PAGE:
By Virginia LowVirginia Low moved to London from New York in 1964 and is the founding member and Chair of The Stuart Low Trust
The consultant dermatologist whom I recently met qualified back in the mid 1960s, so he must be much the same age as me. Not that we mentioned age: apart from journalists, most people in our culture regard asking an adult’s age as intrusive. People are more likely to regard increasing age as an embarrassment than a source of pride, at least until they reach 80 and gain the status of having avoided an early death!
The consultant came to mind because the overwhelming talk about older people is not about their roles as participants in the paid workforce but as burdens on health and social services, victims of crime, frail and expensive layabouts on an increasingly slow journey to their final resting place.
There are, of course, outstanding exceptions such as David Attenborough, Michael Palin and the Queen. All of them are well over pensionable age and still working, but we don’t call them ‘elderly’ or even ‘older’. We admire them and accept them as exceptional.
As an Older People’s Champion for the London Borough of Islington 2011–2012, I campaigned for a year about raising the status of older people through a focus on the contribution of older people to community wellbeing and the economy. I argued for the need to raise the status of the volunteering so often performed by older people, not as a route to employment, not as ‘giving back’ (giving what back? — not privilege, wealth or power), but as a personally rewarding and socially valuable way of connecting people and getting things done. And I argued in favour of breaking down artificial barriers between older people and others by opening up older people’s services to all like-minded adults.
We need encouragement to form relationships between younger and older people to break down barriers of fear and misunderstanding and develop a sense of communality with people from other generations.
In 2011 the charity RVS (formerly the Women’s Royal Voluntary Service) calculated that the tax payments, spending power, caring responsibilities and volunteering efforts of people aged 65-plus contributed almost £40bn a year more to the UK economy than this group received in state pensions, welfare and health services, and the net contribution was expected to rise. Latest official figures show that the numbers of over-65s in paid employment are also on the rise.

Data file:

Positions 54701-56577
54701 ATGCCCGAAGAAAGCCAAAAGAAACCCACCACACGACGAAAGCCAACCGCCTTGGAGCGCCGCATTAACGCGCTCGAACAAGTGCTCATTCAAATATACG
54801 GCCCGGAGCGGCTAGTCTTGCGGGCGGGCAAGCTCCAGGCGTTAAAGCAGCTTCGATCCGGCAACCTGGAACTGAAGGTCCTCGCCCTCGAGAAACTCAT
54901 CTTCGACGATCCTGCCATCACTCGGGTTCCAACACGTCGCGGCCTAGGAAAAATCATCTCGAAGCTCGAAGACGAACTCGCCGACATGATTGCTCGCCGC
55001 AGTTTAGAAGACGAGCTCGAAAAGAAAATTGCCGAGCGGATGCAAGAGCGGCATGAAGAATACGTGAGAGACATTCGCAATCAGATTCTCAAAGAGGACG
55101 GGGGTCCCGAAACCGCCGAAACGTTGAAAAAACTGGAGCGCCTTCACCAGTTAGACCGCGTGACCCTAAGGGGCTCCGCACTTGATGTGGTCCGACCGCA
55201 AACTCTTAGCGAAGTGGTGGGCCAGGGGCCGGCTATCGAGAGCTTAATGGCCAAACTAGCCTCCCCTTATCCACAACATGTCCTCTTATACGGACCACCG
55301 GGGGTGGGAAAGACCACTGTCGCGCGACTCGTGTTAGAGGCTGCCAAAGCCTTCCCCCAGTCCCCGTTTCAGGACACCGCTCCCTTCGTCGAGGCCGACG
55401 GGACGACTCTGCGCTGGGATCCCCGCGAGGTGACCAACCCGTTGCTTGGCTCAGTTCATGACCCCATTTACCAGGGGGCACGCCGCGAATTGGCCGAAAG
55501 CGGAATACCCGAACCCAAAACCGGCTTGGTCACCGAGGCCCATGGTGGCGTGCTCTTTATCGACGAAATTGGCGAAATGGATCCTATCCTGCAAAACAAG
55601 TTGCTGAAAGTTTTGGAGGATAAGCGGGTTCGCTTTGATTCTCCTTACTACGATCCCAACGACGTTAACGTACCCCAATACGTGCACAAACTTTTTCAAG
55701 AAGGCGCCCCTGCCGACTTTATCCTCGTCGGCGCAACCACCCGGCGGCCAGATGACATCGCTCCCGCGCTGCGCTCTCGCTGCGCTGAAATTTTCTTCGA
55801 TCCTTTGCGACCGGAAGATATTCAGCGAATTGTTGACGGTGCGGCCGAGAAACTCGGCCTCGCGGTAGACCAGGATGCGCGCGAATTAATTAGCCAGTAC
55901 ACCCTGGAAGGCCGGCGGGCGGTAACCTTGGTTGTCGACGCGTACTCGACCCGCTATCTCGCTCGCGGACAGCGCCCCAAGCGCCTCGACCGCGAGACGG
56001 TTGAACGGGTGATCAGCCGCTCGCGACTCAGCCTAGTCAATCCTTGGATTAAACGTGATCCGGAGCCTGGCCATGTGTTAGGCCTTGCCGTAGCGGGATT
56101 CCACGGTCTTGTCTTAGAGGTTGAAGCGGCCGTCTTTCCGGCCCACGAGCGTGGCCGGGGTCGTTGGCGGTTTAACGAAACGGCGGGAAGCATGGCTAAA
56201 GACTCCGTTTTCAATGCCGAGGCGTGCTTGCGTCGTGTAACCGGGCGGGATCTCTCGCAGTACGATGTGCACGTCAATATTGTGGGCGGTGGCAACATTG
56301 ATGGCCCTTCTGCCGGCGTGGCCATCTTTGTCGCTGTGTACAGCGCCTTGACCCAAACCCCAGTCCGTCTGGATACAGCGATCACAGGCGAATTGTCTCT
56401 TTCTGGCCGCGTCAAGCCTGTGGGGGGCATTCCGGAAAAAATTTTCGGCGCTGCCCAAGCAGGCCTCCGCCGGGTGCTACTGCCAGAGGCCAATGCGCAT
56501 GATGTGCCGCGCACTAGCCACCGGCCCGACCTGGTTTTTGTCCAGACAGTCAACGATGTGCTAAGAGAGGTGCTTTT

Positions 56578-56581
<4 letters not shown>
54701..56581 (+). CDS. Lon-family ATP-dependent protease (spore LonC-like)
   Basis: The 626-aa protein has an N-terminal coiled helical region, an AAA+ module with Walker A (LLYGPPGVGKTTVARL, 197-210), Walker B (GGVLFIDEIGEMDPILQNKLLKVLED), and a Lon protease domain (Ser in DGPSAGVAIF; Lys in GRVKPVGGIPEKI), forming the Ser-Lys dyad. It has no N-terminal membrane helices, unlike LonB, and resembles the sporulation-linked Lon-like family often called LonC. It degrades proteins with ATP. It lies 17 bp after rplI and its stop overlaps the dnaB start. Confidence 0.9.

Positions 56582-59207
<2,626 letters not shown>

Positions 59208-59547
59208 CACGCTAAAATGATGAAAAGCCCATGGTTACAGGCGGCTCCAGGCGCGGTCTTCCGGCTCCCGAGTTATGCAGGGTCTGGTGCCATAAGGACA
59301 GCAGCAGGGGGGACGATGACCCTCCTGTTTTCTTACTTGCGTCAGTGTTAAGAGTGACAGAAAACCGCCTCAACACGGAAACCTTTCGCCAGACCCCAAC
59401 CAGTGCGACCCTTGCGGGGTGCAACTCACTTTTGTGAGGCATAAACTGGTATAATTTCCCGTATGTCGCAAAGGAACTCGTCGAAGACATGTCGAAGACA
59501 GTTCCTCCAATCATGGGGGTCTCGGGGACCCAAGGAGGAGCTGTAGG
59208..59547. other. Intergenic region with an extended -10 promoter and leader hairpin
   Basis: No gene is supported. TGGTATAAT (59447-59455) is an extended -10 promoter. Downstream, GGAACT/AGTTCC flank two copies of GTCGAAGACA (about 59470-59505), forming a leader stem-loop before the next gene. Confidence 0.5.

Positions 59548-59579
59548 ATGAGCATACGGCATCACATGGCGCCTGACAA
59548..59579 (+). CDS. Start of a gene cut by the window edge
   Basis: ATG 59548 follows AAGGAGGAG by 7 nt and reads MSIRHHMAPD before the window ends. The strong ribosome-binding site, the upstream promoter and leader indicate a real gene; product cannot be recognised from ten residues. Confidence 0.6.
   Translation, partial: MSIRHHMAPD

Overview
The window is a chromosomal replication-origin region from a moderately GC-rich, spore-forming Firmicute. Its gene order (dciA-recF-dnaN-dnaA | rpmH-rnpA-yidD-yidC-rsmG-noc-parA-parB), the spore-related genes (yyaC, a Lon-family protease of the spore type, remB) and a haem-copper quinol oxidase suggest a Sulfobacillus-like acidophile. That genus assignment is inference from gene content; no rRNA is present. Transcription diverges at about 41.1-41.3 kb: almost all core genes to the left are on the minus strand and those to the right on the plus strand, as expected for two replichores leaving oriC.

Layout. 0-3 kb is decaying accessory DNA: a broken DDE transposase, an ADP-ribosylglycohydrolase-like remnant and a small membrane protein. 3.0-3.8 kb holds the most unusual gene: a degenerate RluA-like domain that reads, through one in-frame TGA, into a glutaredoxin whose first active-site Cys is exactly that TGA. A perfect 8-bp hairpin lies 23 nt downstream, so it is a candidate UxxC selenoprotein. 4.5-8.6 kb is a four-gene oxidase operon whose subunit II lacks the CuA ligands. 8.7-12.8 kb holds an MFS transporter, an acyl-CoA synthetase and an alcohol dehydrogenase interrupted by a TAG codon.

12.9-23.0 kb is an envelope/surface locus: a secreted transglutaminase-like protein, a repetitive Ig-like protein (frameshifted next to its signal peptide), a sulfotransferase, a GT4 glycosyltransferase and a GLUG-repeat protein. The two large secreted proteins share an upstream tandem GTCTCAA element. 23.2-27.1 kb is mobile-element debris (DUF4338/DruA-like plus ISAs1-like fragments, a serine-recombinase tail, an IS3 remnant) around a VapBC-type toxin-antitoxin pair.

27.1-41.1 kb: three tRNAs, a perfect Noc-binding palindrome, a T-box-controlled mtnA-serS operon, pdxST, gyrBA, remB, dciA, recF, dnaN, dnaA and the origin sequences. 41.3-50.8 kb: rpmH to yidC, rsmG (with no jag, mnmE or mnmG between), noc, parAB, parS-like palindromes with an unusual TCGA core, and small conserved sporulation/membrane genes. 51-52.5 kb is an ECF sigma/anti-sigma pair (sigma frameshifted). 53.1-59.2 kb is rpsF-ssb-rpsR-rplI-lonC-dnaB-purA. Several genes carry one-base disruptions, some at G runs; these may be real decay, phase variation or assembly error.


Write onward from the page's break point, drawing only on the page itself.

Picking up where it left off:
This perspective contrasts sharply with the focus of a recent talk by the head of Islington Council’s Housing and Social Services, in which he forecast an ‘Axis of Doom’: the council thrown into unsustainable debt because of decreasing borough income and increasing numbers of older people needing services. Obviously the message about the net contribution of older people had not reached him.
Social Services could be forgiven for not noticing the bigger balance sheet, because when it comes to contribution older people tend to be lumped in with everyone else. Yet by overlooking the specific contribution of older people, not challenging the message of ‘the burden of old age’, the benefits of healthy living become more obscure for younger and older people alike.
If increasing age means becoming burdensome to yourself and the people around you, you might as well drown thoughts of the future in drink, drugs and doughnuts and accept the idea of an earlier demise. Meanwhile the doctor will prop you up with pills.
A climate of defeat overwhelms incentives to take exercise, eat plenty of fruit and veg, and develop new skills and social networks for a long lifetime of wellbeing. Why save for the future when the future will be bleak anyway? Flat interest rates give little incentive to save money.
Nowadays most older people live alone, not in multi-generational households. If young people don’t even hear about the contribution of the over-65s, or meet delightful, inspirational, hard-working and skilled older people — including over-80s and 90s, and those with dementia — why should they want to contribute to their wellbeing? We need to bring people together to explore mutuality of interest, not set up artificial barriers that force generations to feel that they must compete for resources.